1. Vox Teardrop
3. Mighty Soldier
4. Back Biter
5. Dangerous Minds
6. West One (Shine On Me)
7. It Was Cold
9. Music Must Destroy
10. Something That I Said
11. Peace Bomb
12. Jah War
13. Kill The Pain
14. In A Rut
15. Babylon’s Burning
16. Psychic Attack
Love In Vain/Police and Thieves
Staring At The Rude Boys
John “Segs” Jennings – vx and bass
David Ruffy – drummer
Leigh Heggarty – Guitarist
After 41 years and multiple line-up changes, The Ruts, or Ruts DC as they’re now known, finally made it to Hong Kong. In response, the city brought its warmest welcome, with a packed room and plenty of original fans in the crowd. Earlobes were repierced, bovver boots donned and ancient band tees dug out of the drawer in honour of this most auspicious night in the city’s concert history.
Banker, lawyer, accountant, teacher; it didn’t matter, as punk brought everyone together to celebrate one of the cornerstone bands of the second-wave British punk scene. Rarely heard at gigs in the city, heckling was rife throughout the show, especially as certain punters grew increasingly inebriated. Chopping and changing genres at the drop of a trilby hat, the band sailed through more than four decades’ worth of music with flair and fun.
The reggae-styled songs, like Mighty Soldier and Jah War, proved some of the highlights of the set, spotlighting Leigh Heggarty’s swaggering guitar, David Ruffy’s locomotive drumming, and John “Segs” Jenning’s strutting basslines beneath his Londoner-goes-Jamaican-accented twang. Each member was fun to watch, bringing variation, skill and character to their individual performances without destroying the decibel level, letting the lyrics – too important to be drowned out – speak for themselves.
“Age against the machine! We still rock, we just ache more the next day,” the singer quipped ahead of Music Must Destroy, which featured tightly wound, ascending guitar and an almost heavy metal sound in its low, staccato rhythms and high fretwork. An ending chant of “we are not your property” rang true to The Ruts’ unwavering, indignant socio-political stance on issues like war, policing, drugs, racism and nukes.
Segs introduced It Was Cold as “People think this song is about nuclear apocalypse but it was apparently about (late founding member) Malcolm’s wife leaving him.” Chiming guitar gave the song an early post-punk vibe, evoking Joy Division and Public Image. Several crowd members obliged to an instruction to jump for Surprise, a shouty, spoken word piece – like Ruts’ version of Parklife – which decried social injustice.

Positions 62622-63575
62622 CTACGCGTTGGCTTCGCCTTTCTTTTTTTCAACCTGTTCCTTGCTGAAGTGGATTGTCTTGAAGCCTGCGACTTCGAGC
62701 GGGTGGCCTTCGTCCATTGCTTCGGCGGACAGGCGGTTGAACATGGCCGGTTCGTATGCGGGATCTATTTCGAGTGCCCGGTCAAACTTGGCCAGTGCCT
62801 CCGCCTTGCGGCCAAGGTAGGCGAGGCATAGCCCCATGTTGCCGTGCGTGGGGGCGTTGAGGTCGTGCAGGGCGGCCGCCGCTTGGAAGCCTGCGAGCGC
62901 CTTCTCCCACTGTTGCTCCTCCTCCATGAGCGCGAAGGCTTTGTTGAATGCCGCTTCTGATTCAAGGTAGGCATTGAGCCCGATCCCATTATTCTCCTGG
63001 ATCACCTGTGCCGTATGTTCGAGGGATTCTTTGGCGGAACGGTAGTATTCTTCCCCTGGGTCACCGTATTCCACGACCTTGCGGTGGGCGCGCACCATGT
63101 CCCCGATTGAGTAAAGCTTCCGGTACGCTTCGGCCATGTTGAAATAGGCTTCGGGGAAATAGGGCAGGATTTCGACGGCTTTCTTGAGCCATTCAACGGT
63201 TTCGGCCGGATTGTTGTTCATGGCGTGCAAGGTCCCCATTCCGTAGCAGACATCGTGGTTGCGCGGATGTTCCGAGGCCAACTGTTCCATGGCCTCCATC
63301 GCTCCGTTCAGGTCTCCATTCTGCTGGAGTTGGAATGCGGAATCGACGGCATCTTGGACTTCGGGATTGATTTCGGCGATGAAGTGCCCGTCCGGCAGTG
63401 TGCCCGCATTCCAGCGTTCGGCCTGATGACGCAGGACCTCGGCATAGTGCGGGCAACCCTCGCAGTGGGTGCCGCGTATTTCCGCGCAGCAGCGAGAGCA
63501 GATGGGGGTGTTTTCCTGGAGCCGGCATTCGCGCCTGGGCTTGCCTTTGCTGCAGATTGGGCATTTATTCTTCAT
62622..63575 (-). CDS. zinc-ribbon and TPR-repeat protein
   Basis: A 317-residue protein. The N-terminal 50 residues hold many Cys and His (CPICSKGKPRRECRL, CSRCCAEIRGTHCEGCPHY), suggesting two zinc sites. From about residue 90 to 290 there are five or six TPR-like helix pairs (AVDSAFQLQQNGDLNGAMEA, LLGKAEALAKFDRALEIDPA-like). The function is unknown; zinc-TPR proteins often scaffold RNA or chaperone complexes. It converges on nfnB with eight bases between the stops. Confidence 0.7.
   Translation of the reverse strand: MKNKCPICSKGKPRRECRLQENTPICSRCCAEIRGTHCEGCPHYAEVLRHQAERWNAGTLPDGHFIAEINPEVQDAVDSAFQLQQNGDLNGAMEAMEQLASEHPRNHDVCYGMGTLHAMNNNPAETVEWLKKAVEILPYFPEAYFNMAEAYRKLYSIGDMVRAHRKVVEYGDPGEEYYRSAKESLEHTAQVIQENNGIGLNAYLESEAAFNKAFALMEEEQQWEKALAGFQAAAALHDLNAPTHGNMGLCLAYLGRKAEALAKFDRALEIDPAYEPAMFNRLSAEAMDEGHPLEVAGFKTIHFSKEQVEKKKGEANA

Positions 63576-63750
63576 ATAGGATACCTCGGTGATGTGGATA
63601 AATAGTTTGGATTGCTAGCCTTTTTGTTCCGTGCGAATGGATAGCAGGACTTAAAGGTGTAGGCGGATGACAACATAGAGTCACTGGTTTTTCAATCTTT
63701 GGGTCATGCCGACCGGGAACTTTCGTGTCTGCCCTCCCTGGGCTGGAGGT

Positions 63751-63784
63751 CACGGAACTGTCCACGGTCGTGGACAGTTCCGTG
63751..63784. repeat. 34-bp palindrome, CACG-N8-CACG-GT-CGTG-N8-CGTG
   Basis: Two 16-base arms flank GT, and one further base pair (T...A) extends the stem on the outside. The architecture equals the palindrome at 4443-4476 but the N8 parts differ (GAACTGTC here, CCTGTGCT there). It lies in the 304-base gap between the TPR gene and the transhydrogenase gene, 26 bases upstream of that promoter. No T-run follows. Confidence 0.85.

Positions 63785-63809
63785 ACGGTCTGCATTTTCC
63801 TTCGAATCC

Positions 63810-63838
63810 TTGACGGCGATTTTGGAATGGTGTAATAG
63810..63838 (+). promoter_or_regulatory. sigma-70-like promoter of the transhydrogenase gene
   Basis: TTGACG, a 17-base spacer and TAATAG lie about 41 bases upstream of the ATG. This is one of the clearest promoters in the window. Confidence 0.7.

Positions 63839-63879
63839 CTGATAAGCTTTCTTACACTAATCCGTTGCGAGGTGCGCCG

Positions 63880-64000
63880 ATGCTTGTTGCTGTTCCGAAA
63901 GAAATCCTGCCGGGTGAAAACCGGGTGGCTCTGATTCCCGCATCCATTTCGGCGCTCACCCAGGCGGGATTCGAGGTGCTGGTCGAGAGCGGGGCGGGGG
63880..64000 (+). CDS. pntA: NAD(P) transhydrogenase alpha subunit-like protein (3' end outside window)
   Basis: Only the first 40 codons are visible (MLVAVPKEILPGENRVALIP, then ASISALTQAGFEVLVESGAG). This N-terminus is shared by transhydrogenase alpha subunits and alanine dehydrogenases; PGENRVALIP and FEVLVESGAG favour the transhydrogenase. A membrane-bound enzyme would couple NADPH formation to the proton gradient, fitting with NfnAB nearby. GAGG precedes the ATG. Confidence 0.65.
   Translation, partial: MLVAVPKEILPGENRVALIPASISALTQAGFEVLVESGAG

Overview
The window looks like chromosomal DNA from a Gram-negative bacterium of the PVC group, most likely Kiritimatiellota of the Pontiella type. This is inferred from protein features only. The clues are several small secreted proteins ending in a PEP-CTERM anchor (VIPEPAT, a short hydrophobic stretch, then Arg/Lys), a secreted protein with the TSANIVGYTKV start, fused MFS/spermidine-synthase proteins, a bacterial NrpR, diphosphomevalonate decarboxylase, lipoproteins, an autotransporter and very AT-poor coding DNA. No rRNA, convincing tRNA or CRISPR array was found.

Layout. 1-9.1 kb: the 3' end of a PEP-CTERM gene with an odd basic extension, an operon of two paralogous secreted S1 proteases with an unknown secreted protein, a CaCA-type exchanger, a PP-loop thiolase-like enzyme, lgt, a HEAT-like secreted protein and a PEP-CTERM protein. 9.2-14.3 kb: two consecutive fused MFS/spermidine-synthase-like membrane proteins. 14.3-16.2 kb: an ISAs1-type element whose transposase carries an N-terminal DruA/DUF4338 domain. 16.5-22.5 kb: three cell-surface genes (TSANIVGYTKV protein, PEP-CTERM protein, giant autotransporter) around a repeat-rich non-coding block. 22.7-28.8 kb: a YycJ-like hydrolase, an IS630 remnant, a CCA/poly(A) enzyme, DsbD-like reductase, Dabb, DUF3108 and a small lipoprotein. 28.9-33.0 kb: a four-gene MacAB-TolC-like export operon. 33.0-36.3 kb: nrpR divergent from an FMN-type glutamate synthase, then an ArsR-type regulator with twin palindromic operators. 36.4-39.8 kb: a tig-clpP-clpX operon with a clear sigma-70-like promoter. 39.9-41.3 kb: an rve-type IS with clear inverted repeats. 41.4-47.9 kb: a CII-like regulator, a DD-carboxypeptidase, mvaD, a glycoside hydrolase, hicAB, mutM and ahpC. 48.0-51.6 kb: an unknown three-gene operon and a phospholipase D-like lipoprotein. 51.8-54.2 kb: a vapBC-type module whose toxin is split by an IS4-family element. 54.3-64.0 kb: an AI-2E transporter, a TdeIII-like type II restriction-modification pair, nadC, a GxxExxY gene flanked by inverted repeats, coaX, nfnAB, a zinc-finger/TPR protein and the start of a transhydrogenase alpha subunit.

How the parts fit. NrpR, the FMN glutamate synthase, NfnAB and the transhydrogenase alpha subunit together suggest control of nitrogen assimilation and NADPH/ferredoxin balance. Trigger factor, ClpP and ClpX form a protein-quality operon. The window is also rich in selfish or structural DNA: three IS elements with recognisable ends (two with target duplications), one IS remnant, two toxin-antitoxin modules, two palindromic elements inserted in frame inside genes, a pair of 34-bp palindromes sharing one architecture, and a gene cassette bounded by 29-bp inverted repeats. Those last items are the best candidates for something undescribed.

Far too diverse in sound to be considered straight up punk, the band sprinkled in genres from across the musical spectrum, with each member switching styles with expertise. Ruffy’s remarkably laidback demeanour underplayed the precision and dexterity of his drumming, while Heggarty produced the kind of noise that made you wonder if there was a secret extra guitarist hidden somewhere on stage.
Something That I Said had an essence of The Who about it, with a jaunty beat that inspired dancing. Meanwhile, S.U.S., Kill The Pain and Back Biter were some of the heavier songs of the set, delivered with vigour and motoric rhythms that elicited calls of “Gwarn boys!” from the floor. Dangerous Minds blended ominous melodies with an anxious beat and skulking bass to conjure a feeling of paranoia. “No one deserves to be a victim,” Segs said at the end.
It was time for a Mark E Smith anecdote: “When he tried ecstasy, he went round hugging everyone and hated it,” said Segs. Then came Peace Bomb, a downbeat slice of 90s alt-rock Americana that had echoes of REM. Centrepiece In A Rut made itself known with a big drum roll followed by a shuffling beat and looping bass. Segs’ Cockney vocals took on a snarl as he sang the iconic lines: “We’re in a rut, gotta get out of it.”
Babylon’s Burning, what everyone had been waiting for, was delivered with a gusto that belied the track’s age, before a revving bassline and triumphant guitar flourishes brought Psychic Attack to life. The band exited the stage, only to be drawn back with hollering and stamping from all corners of the room.
“Before you all get the ferry home, we’ve got another for you,” smirked Segs, dedicating Love in Vain/Police and Thieves to the group’s fallen members, Malcolm Owen and former guitarist Paul Fox. Twinkly guitar led into another soulful, reggae-inflected number, Police-esque in its leisurely, meandering pace, reverby chords and a shrieking solo.
The energy in the room hit the roof for Staring At The Rude Boys, with the crowd shouting “Never surrender” as Heggarty’s guitar careered through the classic 1980 track. It was time to say goodnight with Society, but the band weren’t about to end things on a soft note. Fast, frantic guitar and frenzied snare bashing defined the speed punk track which signed off a stellar show by having everyone moshing their way out into the night.
– El Jay